Q & A with Shawn Williams
African American studies is a major that learns from the past to help strengthen our future.
Why did you decide to major in African American studies?
I wanted to learn more. I aspired to uncover new knowledge I didn’t know about myself, my ancestors and my culture. Africana studies is a major that allows me to be my purest form. I can take inspiration and guidance from those who came before me. This major helps me build towards a healthier, inclusive and antiracist future.
What was your favorite class that you took in your major? And why?
My favorite class was definitely Narratives of the Enslaved as Protest Literature with Dr. Shelli Fowler. This class allowed me to learn more and honor many important figures such as Fredrick Douglass, and I read works by Toni Morrison and Octavia Butler, some of the best Black women writers ever (in my opinion). It also allowed for a deep sense of community and healing to form. That is why I always tell people to sign up for topics classes because they are the most interesting and life-changing.
Who was your favorite professor in your major? And why?
Dr. Chioke I’Anson is one of the best professors at VCU — period. I was able to take his class, Africana Diaspora Experiences, and I am grateful. Not only is he passionate about what he is teaching, but he also stresses the importance of student agency in forming opinions through research and continued learning. It is never dull in his class as he always keeps his students engaged in the important topic at hand.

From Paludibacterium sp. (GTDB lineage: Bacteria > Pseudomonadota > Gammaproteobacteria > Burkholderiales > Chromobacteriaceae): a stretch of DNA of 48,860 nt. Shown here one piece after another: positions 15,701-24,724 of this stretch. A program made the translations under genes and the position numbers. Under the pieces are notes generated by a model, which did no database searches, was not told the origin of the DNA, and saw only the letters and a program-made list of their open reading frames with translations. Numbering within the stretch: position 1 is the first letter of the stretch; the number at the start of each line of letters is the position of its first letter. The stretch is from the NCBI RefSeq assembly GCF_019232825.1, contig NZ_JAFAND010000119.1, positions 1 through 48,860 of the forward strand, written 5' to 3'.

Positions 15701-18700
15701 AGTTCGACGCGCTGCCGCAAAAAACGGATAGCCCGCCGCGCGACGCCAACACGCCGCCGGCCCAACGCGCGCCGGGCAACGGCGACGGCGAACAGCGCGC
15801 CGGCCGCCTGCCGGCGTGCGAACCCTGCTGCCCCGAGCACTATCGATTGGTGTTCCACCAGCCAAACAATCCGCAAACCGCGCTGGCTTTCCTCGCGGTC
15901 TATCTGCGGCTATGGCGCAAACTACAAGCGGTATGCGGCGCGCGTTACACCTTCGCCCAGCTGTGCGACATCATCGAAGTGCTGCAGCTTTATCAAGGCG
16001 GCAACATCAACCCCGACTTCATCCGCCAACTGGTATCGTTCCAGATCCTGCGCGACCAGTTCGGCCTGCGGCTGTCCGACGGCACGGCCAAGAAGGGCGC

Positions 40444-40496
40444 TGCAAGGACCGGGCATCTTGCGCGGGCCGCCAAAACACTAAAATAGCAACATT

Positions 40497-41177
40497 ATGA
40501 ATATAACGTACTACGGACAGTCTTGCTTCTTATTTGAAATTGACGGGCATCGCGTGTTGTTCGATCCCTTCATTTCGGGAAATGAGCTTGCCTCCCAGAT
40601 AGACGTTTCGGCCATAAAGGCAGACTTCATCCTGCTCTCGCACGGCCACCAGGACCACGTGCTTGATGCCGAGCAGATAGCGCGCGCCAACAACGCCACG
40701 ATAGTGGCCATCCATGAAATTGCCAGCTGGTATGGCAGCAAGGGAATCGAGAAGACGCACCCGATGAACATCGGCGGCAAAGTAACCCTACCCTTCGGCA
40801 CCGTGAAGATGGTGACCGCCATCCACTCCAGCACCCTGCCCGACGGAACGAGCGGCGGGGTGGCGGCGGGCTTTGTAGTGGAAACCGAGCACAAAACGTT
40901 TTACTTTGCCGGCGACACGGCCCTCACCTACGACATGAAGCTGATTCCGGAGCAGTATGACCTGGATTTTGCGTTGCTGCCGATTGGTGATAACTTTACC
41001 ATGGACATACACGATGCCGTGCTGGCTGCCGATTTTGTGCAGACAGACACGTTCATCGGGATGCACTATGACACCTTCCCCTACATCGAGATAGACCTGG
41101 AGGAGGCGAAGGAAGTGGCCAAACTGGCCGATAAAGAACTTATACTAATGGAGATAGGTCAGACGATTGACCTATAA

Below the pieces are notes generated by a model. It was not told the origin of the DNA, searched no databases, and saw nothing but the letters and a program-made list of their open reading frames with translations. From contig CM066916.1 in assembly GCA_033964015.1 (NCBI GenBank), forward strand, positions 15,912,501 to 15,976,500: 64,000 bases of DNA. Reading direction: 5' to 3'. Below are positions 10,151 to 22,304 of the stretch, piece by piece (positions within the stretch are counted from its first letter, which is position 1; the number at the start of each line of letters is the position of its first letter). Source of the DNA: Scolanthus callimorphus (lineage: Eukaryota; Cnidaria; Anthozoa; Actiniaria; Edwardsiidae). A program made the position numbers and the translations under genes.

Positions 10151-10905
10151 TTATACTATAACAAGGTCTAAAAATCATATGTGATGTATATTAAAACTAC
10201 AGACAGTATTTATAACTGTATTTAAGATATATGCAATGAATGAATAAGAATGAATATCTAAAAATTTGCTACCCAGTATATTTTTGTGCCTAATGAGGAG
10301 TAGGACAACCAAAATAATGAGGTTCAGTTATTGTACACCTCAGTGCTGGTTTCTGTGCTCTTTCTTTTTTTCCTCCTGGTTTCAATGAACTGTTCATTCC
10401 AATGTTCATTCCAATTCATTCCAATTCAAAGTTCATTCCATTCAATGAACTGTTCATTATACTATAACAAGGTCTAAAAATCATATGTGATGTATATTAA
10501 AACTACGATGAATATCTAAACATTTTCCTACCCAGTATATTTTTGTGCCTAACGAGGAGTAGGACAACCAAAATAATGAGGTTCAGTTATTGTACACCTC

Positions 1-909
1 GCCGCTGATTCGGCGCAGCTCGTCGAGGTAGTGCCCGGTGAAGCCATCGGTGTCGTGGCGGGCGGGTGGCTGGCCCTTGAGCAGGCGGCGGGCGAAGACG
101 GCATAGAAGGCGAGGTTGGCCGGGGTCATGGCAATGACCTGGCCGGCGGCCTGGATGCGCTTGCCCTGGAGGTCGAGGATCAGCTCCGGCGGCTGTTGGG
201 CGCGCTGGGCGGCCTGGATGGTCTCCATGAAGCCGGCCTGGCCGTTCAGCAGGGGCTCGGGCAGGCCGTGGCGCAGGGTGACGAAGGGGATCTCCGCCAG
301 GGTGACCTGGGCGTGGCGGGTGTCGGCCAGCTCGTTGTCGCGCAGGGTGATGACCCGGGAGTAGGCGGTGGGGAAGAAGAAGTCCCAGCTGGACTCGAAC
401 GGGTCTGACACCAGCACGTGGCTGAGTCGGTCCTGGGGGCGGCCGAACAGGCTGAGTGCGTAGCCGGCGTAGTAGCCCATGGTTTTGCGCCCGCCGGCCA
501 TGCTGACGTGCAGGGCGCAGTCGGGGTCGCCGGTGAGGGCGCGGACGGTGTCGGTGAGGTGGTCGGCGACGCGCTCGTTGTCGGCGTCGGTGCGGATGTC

Why should students consider African American studies as a major?
I think the sense of community and advocacy to uncover more knowledge should make students consider Africana studies. It is only my third year, but not only have I learned so much, I am still discovering things I never knew. We discuss and analyze how we in the African diaspora live and navigate the world around us. We learn from literary greats such as W.E.B. Du Bois, Audre Lorde and James Baldwin, while forming our own critical analysis to help change the culture. African American studies [and Africana studies] is a major that learns from the past to help strengthen our future.
Anything else we should know about African American studies?
The work is worth it. I’ve been not only acknowledged but appreciated in all discussions I’ve been involved in. Everyone has a place in Africana studies. We take pride in learning from Black women, Black Queer folk and Black non-Americans. Our goals are for the benefit of all Black people. Who wouldn’t want to get behind that?